Pleasures of Reading – Literary Decomposition

Nodelman extols the virtues of story dissection in Chapter Four of Pleasures.  I can’t too excited.  His  emphasis is that its the background knowledge and our ability to make inferences which makes stories come alive for us. I do not deny that inferencing and background make a huge difference in comprehension and enjoyment of story but I question the need for literary dissection.  As a confident reader and leaning on some of the other reading of Nodelman himself, I ask “Do I do this when I read?”  The simple answer is “No”.  I don’t look for theme, sometimes they emerge for me sometimes they hit me over the head (less enjoyable) but I don’t really look for it.  I did not read ‘joy in the glory of the world’ as a theme of Charlotte’s Web.  I wondered if Charlotte and Fern would save Wilber.  That said, what does Nodelman say about good readers and things that we might teach children so that they enjoy booksa nd story more.

Good readers make predictions and confirmations as they read.

Good readers build pictures within their heads from the descriptions that they read.

Good stories have a combination of flat and round characters; flat characters who are simple and constant, round characters who are complex and developing.

Good writers use story and plot to construct their narratives.  A story is a chronological telling of events, plot is an ordered narration which varies chronology at times to increase tension or provide more information.

Good writers balance summaries and scenes.  Summaries which are brief snapshots of events and scenes which are longer retellings of events.

Good writers sometimes retell pieces of the story for emphasis or character development.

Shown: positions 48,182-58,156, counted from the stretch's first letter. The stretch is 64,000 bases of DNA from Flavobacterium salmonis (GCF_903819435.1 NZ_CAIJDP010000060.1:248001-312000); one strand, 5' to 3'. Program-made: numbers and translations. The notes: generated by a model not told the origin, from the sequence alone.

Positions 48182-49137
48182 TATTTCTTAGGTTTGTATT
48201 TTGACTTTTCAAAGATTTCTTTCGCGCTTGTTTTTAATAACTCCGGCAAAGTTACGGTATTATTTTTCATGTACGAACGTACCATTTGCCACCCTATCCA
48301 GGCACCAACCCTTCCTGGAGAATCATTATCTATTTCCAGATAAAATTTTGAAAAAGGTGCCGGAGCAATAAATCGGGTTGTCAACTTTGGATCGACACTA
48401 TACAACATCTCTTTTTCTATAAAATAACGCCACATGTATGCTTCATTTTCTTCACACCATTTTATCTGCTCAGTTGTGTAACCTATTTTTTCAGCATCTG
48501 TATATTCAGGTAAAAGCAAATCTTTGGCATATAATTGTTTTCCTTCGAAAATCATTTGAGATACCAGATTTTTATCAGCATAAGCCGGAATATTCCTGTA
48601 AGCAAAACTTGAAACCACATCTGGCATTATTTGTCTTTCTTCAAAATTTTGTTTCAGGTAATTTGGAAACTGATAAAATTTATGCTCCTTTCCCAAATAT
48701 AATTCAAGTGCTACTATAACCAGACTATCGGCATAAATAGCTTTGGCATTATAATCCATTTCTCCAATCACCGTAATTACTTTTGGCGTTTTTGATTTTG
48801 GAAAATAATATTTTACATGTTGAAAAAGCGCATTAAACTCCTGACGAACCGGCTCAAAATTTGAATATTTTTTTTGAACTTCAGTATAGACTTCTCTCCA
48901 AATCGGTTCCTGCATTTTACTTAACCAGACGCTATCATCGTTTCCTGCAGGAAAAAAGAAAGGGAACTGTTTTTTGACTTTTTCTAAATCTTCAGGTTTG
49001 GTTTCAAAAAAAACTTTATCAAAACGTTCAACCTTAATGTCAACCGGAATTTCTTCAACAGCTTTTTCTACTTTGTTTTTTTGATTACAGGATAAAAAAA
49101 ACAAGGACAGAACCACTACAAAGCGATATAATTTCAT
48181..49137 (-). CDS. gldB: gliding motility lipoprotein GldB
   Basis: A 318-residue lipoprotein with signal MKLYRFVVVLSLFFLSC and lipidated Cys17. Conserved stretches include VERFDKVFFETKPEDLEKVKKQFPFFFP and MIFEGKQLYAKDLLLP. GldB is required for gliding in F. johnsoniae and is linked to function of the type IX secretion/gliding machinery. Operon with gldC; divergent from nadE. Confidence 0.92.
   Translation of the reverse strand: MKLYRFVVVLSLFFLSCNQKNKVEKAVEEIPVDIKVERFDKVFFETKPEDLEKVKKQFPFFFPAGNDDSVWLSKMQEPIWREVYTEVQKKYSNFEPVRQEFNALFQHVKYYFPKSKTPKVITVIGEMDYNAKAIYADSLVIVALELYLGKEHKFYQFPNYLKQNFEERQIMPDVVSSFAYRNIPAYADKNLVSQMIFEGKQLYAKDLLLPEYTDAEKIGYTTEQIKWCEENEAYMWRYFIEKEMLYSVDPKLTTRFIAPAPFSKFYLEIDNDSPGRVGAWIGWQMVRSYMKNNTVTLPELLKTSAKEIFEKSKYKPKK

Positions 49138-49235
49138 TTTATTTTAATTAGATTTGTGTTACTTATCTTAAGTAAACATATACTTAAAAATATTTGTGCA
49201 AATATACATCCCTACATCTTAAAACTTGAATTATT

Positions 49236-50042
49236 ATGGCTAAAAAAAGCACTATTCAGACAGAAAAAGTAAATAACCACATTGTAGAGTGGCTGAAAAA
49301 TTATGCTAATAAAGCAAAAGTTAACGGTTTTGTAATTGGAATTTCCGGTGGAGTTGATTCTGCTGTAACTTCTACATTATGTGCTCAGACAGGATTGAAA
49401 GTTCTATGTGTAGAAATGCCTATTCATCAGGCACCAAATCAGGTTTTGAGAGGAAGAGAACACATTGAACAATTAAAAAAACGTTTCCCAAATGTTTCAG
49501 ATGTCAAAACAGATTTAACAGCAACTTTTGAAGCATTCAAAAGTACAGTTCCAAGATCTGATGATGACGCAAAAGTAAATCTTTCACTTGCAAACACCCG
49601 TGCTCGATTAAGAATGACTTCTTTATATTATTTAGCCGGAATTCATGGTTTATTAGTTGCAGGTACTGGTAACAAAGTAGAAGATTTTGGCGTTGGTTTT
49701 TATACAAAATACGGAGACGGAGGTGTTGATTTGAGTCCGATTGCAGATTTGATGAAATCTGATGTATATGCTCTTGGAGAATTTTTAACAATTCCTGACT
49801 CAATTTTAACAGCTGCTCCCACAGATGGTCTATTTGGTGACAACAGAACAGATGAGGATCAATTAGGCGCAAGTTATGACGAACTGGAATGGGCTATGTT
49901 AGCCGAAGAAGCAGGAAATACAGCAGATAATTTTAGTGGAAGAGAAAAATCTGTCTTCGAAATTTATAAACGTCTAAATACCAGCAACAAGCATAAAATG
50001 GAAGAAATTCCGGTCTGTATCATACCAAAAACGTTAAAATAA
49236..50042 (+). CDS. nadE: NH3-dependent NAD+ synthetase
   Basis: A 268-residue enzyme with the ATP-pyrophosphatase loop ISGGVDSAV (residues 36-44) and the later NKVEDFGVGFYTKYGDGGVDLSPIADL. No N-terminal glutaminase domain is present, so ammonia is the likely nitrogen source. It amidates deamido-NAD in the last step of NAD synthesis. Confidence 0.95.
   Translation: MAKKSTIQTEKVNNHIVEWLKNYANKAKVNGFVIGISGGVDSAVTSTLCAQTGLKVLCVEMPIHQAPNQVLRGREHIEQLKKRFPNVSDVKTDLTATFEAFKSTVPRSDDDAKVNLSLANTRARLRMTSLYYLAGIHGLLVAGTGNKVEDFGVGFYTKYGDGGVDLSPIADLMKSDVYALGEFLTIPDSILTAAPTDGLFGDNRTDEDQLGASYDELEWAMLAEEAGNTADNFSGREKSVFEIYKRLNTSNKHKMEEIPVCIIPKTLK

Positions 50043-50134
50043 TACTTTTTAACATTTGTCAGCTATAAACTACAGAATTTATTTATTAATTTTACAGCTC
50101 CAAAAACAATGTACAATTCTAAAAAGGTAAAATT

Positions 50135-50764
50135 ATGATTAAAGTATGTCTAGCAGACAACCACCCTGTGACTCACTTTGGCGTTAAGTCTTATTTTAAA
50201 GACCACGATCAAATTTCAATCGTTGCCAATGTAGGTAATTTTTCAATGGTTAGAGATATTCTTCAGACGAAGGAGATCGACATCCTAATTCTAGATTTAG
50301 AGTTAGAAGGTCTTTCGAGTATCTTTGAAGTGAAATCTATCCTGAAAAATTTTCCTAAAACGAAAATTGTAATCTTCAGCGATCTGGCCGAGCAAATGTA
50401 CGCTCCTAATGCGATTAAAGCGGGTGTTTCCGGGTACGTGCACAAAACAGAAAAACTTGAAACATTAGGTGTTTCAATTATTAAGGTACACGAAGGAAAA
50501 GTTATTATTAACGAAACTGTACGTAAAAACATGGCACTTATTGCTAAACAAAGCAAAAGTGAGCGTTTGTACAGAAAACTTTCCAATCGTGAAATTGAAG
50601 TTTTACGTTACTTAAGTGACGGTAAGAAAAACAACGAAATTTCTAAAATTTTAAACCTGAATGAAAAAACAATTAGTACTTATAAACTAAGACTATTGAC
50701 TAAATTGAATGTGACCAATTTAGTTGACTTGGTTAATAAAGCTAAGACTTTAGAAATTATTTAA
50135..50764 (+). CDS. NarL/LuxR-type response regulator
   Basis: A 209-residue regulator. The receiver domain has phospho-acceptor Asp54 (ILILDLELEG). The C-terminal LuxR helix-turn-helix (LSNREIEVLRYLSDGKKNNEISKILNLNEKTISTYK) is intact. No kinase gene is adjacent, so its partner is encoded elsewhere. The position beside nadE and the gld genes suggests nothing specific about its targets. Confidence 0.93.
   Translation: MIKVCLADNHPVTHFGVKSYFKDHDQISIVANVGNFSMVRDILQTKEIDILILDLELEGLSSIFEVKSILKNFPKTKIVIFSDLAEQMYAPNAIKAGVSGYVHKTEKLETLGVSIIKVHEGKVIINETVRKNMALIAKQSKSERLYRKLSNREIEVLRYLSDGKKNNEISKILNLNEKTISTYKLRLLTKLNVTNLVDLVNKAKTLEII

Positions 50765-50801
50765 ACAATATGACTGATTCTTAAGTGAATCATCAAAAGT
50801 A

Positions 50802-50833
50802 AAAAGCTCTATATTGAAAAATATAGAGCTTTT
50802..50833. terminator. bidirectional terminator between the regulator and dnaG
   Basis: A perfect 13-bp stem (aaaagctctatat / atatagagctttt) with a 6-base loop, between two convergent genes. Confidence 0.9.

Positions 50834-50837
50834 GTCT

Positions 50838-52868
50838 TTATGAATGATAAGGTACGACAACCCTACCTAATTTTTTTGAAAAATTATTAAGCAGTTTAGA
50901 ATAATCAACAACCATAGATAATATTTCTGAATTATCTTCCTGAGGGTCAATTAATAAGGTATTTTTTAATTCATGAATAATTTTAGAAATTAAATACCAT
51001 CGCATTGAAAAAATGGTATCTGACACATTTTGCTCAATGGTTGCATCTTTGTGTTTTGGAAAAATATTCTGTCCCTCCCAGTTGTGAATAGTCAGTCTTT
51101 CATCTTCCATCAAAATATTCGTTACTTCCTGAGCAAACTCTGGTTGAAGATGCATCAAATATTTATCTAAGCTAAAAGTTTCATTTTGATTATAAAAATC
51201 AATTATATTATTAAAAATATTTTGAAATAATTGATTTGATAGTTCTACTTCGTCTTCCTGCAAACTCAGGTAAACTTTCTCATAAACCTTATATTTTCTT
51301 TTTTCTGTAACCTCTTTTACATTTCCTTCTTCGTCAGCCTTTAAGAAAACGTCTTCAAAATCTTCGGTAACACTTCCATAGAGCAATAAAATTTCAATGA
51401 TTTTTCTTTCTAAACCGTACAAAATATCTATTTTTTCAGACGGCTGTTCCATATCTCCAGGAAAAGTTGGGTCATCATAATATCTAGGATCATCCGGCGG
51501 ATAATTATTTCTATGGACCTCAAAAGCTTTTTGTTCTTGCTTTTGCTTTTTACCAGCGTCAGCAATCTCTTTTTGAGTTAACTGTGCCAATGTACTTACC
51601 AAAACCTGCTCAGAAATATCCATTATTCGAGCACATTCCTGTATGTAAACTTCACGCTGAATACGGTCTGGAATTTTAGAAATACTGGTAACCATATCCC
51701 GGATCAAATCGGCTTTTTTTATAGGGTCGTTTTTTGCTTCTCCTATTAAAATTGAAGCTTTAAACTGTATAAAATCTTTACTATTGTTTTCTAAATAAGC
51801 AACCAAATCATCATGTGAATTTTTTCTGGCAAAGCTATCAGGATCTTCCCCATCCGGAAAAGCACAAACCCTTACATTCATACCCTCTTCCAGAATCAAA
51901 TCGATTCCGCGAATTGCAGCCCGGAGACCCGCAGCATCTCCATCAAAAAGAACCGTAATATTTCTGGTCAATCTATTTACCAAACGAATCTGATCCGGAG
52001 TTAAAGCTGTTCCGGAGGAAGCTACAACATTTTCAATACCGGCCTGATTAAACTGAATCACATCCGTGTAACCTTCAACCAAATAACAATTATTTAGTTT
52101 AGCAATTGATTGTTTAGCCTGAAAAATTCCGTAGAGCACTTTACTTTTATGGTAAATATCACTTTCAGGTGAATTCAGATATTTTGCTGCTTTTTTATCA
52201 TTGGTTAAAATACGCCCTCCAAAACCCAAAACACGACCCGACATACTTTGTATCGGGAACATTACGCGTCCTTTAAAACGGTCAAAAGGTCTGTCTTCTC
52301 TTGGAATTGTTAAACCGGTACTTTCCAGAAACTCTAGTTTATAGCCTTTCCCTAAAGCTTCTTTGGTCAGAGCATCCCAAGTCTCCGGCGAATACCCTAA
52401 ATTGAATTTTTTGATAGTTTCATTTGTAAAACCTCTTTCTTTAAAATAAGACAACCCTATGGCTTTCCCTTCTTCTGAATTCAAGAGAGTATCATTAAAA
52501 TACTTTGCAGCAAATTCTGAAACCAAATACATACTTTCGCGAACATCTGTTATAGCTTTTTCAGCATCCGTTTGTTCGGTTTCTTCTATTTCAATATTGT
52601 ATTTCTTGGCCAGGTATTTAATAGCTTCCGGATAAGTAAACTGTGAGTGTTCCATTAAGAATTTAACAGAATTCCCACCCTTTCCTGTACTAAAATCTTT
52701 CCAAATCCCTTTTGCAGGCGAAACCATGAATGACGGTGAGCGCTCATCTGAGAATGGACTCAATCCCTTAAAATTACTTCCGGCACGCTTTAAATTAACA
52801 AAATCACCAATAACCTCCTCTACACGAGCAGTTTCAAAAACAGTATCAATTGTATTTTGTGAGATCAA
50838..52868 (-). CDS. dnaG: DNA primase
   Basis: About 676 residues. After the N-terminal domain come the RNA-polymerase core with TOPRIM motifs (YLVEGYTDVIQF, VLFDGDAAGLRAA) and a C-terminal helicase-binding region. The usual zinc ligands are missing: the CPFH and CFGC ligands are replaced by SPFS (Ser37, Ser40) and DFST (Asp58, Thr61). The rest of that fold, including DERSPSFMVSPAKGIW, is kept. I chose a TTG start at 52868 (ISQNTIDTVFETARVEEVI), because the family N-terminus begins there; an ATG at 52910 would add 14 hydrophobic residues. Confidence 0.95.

Sometimes whole chapters in books do not play into the overall story of a narrative but build a piece of the plot or character to add to the narrative.

Good writers make use  of voice or voices when telling story.  This voice tells us something about the authors attitude towards the audience or material of the narrative.

Focalizing is a technique used by authors to create connection to a particular point of view within the story.  We are more likely to be sympathetic to a character whose thoughts and motivations we have some knowledge of.

Six major pieces are going on in good narratives – rich description, intriguing characters, suspenseful plots, interesting themes, complex structures and variable focalizations.

So I know a little more.  Will I do this when I read now that I know?  I have enjoyed books before I thought about these things.  It doesn’t wreck the story for me to do this.  I have decomposed text for the purposes of classes before but do I really want to do this when I read?  Will it increase my pleasure in the story?

It is something which makes my criticism of Snow Tunnel Sisters make sense to me.  It lacked rich description and suspenseful plot and complex structure.  It may help me make my criticism more substantial than I don’t like it.  Hmmm.

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2 Comments

Filed under children's lit, curriculum, library, literacy

2 responses to “Pleasures of Reading – Literary Decomposition

  1. Debbie Pushor

    Susan, I think this entry links beautifully to your entry on joy. How do we naturally and authentically deconstruct what we are reading with children, in ways that are like what we do in our adult book clubs or conversations with friends about a novel we have just read? How do we keep the conversation ‘real’ – about what really matters to us, about what we are truly trying to make sense of, and about how? How do we keep the story joyful and rich while we do this? How do we know when to stop deconstructing before we take the joy out of the process?

  2. Thank you for this! I found your blog when checking I had the phrase “literary decomposition” correct – the search engtine popped you up first!
    I like your take on the process – because it gels with mine. I shall take your points and use them to improve my reviews.

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